Police send emergency alerts to those on list

Freshmen Tyler Brown (left), Casey Atwell (middle) and Bri Fox enter Hemlock Hall where two crime notices are posted on the front door.

Rachel Logan

Freshmen Tyler Brown (left), Casey Atwell (middle) and Bri Fox enter Hemlock Hall where two crime notices are posted on the front door.

Tyler McNulty, Staff Writer

In the event of imminent danger, campus police are to issue notices to students, faculty and staff via email or text message.

Only those who have signed up for these alerts will receive them.

“Whenever there is an immediate danger to the campus, like a school shooter, a notification is sent out through the Emergency Notification System,” Campus Police Chief Eric Zangaglia said.

To receive notifications, you must sign up for the service in the Emergency Preparedness section on the Pitt-Johnstown website.

“We don’t have access to everyone’s personal information, so you (students, faculty and staff) have to put in all of your information yourself, and then we send out the (notifications based on) all of the information provided,” Zangaglia said.

At least one student, freshman Amanda McMonagle, said she wished there was no need to sign up to be notified. “I wish it was just sent out to our Pitt emails,” McMonagle said.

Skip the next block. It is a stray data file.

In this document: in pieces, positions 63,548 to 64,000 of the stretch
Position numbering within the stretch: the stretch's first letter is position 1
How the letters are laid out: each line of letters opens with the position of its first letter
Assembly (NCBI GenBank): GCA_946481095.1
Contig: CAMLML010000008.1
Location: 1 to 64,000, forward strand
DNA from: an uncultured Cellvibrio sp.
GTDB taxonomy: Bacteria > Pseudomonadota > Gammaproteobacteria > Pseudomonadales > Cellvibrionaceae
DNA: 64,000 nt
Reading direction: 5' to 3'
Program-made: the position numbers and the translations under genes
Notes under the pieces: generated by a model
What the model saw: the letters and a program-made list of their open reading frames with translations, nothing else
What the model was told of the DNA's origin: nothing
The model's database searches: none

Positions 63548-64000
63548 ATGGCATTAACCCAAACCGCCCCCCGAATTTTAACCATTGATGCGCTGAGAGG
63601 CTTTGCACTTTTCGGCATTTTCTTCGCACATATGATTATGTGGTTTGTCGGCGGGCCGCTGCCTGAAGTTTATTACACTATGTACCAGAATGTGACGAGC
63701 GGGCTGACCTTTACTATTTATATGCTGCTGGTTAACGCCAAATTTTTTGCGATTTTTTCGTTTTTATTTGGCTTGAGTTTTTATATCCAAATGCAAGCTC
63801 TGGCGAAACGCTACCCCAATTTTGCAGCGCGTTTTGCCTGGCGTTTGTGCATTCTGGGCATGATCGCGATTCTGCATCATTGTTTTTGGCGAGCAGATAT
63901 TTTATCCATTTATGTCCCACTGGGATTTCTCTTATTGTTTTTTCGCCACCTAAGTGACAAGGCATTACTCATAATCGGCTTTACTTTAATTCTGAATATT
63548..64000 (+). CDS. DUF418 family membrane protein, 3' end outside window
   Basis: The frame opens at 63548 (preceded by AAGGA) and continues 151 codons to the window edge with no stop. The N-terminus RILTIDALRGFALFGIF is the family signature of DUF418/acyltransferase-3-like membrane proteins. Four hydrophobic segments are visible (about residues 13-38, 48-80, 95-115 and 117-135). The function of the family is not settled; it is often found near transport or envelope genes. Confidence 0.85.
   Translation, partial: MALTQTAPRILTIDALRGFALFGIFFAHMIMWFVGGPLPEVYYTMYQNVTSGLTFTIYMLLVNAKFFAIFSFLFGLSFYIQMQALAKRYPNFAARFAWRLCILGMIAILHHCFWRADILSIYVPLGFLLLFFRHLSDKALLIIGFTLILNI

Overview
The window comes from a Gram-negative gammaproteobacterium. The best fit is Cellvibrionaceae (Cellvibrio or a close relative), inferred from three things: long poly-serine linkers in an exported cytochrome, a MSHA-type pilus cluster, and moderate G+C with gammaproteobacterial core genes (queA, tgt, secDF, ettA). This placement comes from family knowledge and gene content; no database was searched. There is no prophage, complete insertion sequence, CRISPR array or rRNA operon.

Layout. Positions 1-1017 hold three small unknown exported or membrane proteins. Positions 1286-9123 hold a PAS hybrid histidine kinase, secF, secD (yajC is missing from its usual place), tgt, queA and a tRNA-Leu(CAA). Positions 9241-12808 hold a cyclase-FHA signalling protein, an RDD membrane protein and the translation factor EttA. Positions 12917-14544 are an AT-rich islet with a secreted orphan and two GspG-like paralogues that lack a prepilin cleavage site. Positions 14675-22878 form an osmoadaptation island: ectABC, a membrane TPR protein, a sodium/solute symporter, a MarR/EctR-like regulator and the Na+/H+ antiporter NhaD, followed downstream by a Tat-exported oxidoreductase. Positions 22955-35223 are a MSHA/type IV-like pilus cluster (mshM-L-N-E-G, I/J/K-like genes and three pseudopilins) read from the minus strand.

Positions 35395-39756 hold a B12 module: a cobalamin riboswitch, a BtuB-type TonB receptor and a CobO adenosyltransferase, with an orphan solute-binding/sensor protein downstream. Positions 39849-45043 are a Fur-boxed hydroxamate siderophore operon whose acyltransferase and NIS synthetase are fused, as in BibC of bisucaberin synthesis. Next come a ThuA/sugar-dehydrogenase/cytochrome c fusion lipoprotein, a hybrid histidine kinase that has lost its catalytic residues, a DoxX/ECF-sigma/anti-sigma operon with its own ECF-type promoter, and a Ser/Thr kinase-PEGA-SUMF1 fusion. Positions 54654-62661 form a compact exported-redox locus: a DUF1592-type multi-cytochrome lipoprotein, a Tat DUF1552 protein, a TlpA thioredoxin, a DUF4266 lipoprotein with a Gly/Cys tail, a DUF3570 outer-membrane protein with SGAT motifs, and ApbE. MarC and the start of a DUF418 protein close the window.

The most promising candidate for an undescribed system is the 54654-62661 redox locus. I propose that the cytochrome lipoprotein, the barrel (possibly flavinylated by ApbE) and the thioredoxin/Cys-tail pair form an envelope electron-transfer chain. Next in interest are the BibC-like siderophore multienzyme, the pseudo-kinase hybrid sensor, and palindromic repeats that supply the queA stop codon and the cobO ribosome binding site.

“It would just make it a lot easier since it was kind of confusing when I went to sign up for the notifications.”

A testing of the notification system occurred Sept. 27.

In the event of an occurrence that does not pose immediate danger to campus community members, like a burglary or sexual assault in which the assailant is known and under police control, timely poster warnings are distributed.

“We have the posters put up as soon as possible,” Zangaglia said.

McMonagle said she heard a rumor about a burglary on her way to dinner.

“When we left the cafeteria, I saw about four poster alerting of a burglary just in the Student Union.”

Freshman Natalie Scelsi said she likes the use of the posters for alerts.

“The posters are placed in heavily trafficked areas, so I think they are a good way for us to know what is going on throughout the campus.”

So far this semester, there have been two crime notices posted around campus.

The earliest was in reference to an alledged sexual assault in a residential building that occured Sept. 14.

A second notice was in reference to a Sept. 24 incident in which a male alledgedly sexually assaulted his female study partner in a residential building.

The notice alerted students that the suspects  were identified, and it asked students for additional related information.